Athens

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     Returning to Athens and dropping off the car, we spent the next several days taking advantage of several opportunities to explore the city. The excellent Athens Walking Tour (http://www.athenswalkingtours.gr/) provided us with a trained archeologist now guide, Kostos, who set a perfect pace and tone for out visit to the Acropolis and Museum. We did an overview with the HOHO bus and my traveling partner took a Segway tour while I spent more time in the Archeological Museum.

    Our hotel was across the street from the Parliament building and had great rooftop views, especially at night, of it and the Parthenon. During the day, we watched the hourly changing of the guard at the Tomb of the Unknown Soldier. We were told that the high stepping moves were to relieve the pressure of standing rigidly for so long. On our last day, I went over and caught a special wreath laying ceremony. The guards were wearing their dress white uniforms that time. The 400 pleats in the kilt are to represent the 400 years of Turkish domination. They take 80 days to make and each soldier has to do his own ironing.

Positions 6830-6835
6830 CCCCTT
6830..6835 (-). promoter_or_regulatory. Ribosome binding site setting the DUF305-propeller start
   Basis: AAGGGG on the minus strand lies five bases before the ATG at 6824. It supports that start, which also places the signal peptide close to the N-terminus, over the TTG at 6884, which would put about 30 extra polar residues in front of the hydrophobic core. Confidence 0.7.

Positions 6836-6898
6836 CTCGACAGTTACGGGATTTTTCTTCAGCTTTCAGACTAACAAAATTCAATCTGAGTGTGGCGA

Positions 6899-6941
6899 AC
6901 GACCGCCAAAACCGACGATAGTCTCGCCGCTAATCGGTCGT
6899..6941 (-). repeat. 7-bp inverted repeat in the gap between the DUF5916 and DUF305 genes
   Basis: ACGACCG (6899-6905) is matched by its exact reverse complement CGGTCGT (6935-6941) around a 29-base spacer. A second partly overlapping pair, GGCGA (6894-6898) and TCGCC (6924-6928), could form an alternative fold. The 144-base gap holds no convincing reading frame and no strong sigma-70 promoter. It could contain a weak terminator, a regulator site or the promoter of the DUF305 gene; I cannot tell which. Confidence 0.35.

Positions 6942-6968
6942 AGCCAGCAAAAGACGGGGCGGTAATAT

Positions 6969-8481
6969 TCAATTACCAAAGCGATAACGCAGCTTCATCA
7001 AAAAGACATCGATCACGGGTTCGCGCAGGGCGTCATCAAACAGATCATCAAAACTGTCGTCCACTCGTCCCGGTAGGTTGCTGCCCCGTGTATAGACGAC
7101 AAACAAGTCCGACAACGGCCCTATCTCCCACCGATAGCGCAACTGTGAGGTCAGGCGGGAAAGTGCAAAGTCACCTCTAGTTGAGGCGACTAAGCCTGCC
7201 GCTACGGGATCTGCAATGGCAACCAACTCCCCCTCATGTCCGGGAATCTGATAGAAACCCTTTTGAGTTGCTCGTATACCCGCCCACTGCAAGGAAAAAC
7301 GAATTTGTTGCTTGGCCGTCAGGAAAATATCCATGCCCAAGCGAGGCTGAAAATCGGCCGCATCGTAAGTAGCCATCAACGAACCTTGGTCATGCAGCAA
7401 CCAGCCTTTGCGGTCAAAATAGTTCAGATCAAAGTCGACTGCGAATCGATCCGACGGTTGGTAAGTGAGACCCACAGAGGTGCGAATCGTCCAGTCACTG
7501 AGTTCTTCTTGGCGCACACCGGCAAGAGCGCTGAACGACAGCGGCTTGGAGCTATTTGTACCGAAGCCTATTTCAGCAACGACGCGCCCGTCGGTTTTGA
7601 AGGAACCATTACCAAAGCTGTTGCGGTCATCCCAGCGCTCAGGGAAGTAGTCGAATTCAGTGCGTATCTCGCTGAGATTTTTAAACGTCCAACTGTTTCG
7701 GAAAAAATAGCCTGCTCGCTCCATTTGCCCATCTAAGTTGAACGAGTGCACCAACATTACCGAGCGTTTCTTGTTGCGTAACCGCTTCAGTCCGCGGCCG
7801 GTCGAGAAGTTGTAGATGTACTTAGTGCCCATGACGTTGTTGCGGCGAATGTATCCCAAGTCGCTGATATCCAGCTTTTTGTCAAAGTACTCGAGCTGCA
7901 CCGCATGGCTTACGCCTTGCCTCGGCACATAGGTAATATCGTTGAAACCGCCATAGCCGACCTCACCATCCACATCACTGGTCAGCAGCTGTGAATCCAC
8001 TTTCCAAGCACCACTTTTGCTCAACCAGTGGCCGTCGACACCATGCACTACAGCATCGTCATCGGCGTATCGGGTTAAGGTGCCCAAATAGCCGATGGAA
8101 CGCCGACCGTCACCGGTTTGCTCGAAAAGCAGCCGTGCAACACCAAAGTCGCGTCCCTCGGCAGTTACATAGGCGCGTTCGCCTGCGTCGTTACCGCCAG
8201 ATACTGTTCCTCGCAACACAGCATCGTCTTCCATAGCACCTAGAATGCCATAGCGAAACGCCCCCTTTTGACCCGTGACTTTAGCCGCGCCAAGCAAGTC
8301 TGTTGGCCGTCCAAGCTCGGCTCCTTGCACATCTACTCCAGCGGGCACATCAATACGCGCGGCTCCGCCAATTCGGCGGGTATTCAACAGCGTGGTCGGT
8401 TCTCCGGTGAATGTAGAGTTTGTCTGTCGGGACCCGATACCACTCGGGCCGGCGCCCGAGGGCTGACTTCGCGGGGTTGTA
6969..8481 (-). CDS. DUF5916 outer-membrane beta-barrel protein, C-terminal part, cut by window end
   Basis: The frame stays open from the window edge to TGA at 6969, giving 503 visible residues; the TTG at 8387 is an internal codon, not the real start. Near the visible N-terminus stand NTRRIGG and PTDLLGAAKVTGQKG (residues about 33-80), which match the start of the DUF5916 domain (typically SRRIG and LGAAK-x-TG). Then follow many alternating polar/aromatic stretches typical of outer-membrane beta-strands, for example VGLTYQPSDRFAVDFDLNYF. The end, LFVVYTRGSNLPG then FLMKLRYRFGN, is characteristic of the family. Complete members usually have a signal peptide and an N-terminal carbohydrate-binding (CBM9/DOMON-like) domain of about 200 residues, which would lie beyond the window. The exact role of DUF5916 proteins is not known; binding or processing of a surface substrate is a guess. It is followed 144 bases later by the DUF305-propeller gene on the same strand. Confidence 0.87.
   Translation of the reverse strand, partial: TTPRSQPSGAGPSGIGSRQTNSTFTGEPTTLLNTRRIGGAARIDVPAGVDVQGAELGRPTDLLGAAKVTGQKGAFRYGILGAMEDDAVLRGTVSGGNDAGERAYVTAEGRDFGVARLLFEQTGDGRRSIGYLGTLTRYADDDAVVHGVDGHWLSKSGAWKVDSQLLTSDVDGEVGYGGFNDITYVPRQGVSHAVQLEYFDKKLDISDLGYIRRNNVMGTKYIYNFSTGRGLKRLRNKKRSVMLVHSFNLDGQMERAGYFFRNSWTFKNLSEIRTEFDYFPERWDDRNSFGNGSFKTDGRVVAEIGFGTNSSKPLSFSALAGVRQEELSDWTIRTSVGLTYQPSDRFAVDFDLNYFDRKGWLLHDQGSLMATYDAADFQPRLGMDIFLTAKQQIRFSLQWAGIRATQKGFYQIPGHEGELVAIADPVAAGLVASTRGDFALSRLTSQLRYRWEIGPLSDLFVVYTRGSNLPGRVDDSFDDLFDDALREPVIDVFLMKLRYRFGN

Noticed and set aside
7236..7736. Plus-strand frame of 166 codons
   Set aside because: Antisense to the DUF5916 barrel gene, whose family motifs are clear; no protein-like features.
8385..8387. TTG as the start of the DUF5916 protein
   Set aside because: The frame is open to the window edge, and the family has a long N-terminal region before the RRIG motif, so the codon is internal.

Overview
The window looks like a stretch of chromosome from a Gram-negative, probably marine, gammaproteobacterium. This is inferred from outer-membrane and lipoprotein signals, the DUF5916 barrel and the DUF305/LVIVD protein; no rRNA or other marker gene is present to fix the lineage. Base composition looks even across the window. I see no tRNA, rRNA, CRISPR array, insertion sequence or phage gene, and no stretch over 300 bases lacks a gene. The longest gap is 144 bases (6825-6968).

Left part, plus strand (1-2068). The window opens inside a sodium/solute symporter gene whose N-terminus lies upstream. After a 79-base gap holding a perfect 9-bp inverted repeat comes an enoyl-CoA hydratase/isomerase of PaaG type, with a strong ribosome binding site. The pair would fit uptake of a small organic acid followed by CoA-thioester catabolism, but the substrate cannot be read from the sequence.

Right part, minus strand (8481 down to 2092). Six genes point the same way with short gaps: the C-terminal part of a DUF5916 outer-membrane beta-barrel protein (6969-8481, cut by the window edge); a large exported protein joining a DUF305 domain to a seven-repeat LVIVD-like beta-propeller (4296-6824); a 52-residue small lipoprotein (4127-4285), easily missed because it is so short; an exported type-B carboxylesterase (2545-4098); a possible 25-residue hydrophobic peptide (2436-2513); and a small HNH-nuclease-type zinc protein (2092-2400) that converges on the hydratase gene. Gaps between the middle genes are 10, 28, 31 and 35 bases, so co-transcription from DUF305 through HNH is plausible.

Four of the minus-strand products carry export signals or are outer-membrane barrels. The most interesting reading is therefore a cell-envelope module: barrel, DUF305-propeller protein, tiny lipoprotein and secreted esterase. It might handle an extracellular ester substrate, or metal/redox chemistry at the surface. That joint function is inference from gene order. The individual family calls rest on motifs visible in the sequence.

The Acropolis museum was a highlight as well as the National Archeological Museum. I could spend weeks in those places. I had seen the Elgin marbles in the British Museum and was eager to see their true home. The Museum display has cleverly filled in the missing pieces between the ones they still have. Seeing them in a replica of the Parthenon made much more sense of what I had seen in London. 

     As we headed out of the port and our sails unfurled to the soundtrack of Vangelis' 1492, there was time for a last reflection on our time there. Athens was much hotter than I expected and my injuries from a recent fall prevented me from fully enjoying the visit but I'd come back. There were just too many things left unseen on my list.

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